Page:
Sunday, November 8, 2009

Memorial of Bl Elisabeth of the Trinity

Elisabeth Catez was born on July 18, 1880, in the military barracks at Camp D’Avor, Bourges, France, to Captain Joseph Catez and Madame Marie Rolland. From an early age she was passionate and of strong temperament. In 1883 her sister Marguerite (“Guite”) was born. Her father passed away in 1887, leaving the two young girls orphaned. Madame Catez then took great care of her daughters.

On April 19, 1891, Elisabeth made her first Communion at St Michael’s Parish Church in Dijon, exclaiming afterwards: “I am not hungry, Jesus has fed me…” Elisabeth began taking music lessons at the Conservatory of Dijon at age 8, and, by the time she was 13, she had won the first prize for piano. She also enjoyed going on vacation with family and friends to the country, the ocean, and loved music and dances. Still, the voice of her Beloved kept calling her to Carmel. She asked her mother permission to enter but Madame Catez refused, telling Elisabeth she must wait until age 21. She offered this sacrifice to God until the day came when she could realize the desires of her heart.

Elisabeth entered the Carmel in Dijon on August 2, 1901, and received the religious name Elisabeth of the Trinity. She made her profession in 1903. On November 9, 1906, she passed away, having suffered from Addison’s disease (incurable at the time). Her last words were: “I am going to Light, to Love, to Life!” Beatified by Pope John Paul II in 1984, she discovers to us the centrality of the Word of God, baptismal grace, and the participation in the intimate life of God Trinity.


“It does us much good to look into the soul of saints and then to follow them through faith right up to Heaven; there, they are all luminous with the light of God, whom they contemplate face to face for all eternity!… The Heaven of the saints is our homeland. It is the Father’s House where we are awaited, where we are loved, where one day we, too will be able to fly and rest in the bosom of Infinite Love!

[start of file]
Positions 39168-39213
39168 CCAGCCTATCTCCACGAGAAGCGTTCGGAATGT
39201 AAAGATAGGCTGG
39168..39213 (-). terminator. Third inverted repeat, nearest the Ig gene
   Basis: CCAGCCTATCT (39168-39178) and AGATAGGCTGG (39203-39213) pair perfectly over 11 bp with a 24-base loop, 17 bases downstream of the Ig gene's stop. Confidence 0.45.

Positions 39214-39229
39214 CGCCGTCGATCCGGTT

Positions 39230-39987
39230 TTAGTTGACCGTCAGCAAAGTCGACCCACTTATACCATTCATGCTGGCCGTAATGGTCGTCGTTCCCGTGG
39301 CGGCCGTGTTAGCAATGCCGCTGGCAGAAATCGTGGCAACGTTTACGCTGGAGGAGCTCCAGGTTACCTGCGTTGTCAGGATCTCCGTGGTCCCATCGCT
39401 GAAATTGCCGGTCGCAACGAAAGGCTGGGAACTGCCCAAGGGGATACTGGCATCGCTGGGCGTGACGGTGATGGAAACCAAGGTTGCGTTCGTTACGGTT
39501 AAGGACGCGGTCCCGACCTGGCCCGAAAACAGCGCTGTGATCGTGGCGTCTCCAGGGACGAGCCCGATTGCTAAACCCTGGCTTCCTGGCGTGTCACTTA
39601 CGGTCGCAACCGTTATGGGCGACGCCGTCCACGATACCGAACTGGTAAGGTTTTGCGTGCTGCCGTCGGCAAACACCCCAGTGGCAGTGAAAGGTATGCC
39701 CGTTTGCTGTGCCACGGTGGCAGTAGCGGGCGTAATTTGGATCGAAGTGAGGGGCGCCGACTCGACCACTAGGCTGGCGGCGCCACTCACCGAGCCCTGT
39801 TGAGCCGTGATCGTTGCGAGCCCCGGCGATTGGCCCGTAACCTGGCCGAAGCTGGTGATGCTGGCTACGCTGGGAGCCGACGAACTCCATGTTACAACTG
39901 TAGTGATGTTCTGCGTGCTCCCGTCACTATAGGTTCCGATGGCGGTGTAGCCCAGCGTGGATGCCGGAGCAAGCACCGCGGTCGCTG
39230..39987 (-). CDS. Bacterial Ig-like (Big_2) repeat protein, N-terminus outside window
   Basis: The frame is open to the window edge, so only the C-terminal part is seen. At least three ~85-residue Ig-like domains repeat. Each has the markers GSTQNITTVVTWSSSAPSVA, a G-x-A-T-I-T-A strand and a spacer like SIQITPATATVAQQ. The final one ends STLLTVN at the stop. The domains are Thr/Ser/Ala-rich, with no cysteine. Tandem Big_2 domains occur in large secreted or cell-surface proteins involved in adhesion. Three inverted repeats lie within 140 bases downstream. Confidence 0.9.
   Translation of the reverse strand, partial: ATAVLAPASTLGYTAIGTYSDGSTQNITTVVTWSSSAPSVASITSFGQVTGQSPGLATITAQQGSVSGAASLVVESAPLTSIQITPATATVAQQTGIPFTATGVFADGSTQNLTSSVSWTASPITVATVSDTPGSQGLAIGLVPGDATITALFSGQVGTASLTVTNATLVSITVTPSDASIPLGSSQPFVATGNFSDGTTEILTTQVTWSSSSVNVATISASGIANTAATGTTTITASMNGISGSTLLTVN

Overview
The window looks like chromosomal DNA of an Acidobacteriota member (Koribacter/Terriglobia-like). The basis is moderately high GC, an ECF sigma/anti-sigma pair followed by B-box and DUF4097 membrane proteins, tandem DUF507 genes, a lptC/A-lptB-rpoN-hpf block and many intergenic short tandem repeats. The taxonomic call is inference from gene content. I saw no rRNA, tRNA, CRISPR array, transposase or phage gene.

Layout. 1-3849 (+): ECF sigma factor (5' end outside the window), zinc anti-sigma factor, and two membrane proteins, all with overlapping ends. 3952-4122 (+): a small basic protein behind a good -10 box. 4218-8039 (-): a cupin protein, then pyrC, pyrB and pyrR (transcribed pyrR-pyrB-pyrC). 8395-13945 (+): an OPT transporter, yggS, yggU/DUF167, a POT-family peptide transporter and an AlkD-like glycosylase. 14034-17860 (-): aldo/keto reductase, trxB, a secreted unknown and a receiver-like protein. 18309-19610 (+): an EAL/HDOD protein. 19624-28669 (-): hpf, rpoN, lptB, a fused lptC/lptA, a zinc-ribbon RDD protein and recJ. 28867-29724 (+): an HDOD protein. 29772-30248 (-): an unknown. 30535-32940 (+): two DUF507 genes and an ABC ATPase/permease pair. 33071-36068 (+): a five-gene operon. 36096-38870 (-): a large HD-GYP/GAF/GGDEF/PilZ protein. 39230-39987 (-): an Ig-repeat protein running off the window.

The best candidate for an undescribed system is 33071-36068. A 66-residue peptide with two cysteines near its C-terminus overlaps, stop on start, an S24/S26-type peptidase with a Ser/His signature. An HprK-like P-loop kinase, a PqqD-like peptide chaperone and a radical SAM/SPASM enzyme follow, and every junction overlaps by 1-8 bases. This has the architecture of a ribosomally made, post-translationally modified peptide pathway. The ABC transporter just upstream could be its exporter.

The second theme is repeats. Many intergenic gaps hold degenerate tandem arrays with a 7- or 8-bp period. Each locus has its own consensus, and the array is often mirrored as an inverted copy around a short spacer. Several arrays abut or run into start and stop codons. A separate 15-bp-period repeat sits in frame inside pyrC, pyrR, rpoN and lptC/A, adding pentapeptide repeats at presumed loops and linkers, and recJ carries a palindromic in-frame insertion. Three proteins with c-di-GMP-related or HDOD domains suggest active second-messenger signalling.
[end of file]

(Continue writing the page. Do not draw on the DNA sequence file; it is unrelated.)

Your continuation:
When we consider the divine world that envelops us already here in our exile and in which we can move, oh, then things here below disappear; all of that doesn’t exist, it is less than nothing. The saints, for their part, understood true knowledge so well, the knowledge that makes us leave everything, and especially ourselves, so we can fly to God and live solely with Him!”

-- Elizabeth of the Trinity – Complete Works Volume II: Letters from Carmel

Bl Elisabeth of the Trinity, pray for us!

** I had originally posted Elisabeth's biography in 2 installments in May. This post contains both parts with a slight modification.

Technically, we do not observe the memorial of Bl Elisabeth this year, as it falls on a Sunday. But I love her dearly so today's post is about / from her.

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